The world of our sight is like the habitation in prison, the fire-light there to the sunlight here, the ascent and the view of the upper world is the rising of the should into the world of mind; put it so and you will not be far from my own surmise.2
It is in the retreat from the world of everyday vision that this enlightenment arrives – thus the “darkness and solitude is sought out by holy men in caves” as a way of blinding one’s self to the phantasmal illusions of the visible world.
Plato’s allegory is encapsulated within the movie theater – the shadows projected on the walls are more vivid than our normal experience; its hyperrealism shows imaginary sights that seem more real and concrete than our own everyday lives. To withhold these images, as flicker films all do, is to turn away from the cinematic world in much the same way that Plato’s allegory turns away from visible reality. The audience is the prisoner in this cinema.
Those sights, called phosphenes, common to both prisoner and mystic, appear spontaneously when human eyes confront complete darkness, as Gerald Oster notes in his article “Phosphenes” published in Scientific American in 1970:
Phosphenes can arise spontaneously, and they can also be provoked in a number of ways. They appear spontaneously only when the usual visual stimuli are lacking and particularly when the viewer is subjected to prolonged visual deprivation. Phosphenes may account for the “illuminations,” the visions or the experience of “seeing the light” reported by religious mystics meditating in the dark; they are the “prisoner’s cinema” experienced by people in dark dungeons; they may well constitute the fact behind reports of phantoms and ghosts. Darkness is not a requirement; only the absence of external visual stimuli is needed.3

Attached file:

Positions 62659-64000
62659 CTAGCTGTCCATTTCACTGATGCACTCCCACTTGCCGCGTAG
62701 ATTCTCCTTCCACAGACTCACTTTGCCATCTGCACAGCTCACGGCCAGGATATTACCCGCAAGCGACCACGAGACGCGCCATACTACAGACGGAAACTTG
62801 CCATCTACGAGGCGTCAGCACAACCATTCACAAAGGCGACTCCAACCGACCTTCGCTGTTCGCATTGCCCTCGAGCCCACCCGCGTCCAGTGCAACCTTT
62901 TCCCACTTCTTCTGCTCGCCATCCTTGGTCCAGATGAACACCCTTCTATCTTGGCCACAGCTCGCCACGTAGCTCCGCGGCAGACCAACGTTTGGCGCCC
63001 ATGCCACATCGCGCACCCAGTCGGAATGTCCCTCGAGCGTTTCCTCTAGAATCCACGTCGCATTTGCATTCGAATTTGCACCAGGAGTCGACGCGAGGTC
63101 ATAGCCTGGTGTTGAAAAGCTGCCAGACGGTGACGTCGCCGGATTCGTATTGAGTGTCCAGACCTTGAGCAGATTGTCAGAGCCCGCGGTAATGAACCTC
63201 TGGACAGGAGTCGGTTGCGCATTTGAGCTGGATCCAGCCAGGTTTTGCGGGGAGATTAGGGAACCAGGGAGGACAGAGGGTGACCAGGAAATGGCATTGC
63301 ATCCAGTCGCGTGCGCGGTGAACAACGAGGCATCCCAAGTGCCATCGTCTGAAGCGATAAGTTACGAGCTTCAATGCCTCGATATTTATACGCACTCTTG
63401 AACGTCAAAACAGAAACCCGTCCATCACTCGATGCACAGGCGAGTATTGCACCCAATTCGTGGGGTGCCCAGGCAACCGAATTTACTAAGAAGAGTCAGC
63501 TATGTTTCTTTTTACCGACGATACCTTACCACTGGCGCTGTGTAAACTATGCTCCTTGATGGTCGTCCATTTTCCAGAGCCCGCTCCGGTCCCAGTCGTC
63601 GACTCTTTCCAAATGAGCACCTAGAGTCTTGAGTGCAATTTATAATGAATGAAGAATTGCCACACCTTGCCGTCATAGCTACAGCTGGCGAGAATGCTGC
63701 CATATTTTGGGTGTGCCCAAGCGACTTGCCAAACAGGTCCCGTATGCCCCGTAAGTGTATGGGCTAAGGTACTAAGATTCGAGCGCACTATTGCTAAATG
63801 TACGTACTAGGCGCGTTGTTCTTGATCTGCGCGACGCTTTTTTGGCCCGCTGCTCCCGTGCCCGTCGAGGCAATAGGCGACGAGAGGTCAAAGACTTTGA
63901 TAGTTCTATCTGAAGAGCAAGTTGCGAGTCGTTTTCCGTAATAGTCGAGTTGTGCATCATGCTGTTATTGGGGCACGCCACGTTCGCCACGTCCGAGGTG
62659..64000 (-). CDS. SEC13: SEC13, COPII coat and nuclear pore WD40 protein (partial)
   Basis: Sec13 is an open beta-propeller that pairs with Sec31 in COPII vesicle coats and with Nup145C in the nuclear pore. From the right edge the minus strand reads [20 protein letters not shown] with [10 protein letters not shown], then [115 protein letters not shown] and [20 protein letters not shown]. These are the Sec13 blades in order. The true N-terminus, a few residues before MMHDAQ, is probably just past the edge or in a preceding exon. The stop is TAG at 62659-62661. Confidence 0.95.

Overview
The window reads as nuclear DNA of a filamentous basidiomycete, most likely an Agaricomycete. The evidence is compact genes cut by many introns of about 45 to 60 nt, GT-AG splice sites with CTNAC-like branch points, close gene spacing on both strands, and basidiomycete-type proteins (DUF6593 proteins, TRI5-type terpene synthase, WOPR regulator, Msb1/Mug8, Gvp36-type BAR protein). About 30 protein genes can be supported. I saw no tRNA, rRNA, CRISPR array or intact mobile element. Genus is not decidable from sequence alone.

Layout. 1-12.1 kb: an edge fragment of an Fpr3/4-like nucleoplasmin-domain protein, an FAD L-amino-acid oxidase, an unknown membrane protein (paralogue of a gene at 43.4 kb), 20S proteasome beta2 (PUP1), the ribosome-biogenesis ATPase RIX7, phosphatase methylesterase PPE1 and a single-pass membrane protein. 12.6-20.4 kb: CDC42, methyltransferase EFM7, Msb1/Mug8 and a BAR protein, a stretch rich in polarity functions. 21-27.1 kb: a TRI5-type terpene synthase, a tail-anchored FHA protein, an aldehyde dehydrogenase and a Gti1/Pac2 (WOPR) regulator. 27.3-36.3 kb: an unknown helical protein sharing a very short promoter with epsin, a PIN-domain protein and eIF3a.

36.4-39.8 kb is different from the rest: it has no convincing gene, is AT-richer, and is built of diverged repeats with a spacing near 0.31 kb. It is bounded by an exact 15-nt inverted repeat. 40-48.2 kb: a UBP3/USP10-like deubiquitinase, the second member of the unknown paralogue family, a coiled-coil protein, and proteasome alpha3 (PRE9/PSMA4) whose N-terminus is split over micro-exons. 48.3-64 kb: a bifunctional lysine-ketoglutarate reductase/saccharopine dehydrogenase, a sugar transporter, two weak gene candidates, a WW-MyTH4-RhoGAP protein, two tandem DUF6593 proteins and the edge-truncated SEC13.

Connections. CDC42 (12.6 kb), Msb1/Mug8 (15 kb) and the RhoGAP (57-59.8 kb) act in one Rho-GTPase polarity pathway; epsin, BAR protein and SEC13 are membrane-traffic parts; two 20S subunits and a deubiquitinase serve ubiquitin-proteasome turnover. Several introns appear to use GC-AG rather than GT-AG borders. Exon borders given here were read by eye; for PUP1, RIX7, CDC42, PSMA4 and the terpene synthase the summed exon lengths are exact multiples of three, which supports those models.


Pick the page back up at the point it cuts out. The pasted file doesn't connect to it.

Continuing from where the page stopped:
These graphic, repeating patterns can be seen by anyone, and have an extensive relationship to the imagery appearing in abstract films.4 These forms are the vehicle that leads from a vision of the mundane, physical world that is nothing but shadows of reality to an enlightened, interior vision – they visualize the dualities that structure Prisoner’s Cinema. This video is designed to produce hallucinatory images; however, this generation of phosphenes, as well as their re-presentation on screen (see image below), is a secondary effect dependent on the meaning attached to this imagery. The flickering effects are produced by rhythmic alternations of black and white frames, interspersed with grey frames and radial images of increasing complexity. However, these “grey” frames are not precisely grey – they are modulated, their implied imagery suggesting converging rings and rays, differences in density that converge at the center of the frame. When the radial images first begin appearing, they seem to be emergent from both the white and black frames – a product of their interaction on the retina – as much as a physical presence on screen. It is only later in the movie, as they become more common, that their reality as image becomes certain. This ambiguity that transforms into an awareness of these radiant patterns as image is precisely the point: it is the shift from a hallucinatory perception to a tangible one this transition marks. The duplicity of hallucination/sight and transcendence/imprisonment is essential to the meaning: flicker cinema breaks the normal illusion of cinema – movement – replacing it with the audience’s self-consciousness of their own immobility. (Duration becomes the material “on view.”) The “movement” this cinema presents is a movement inward, the metaphoric movement associated with enlightenment.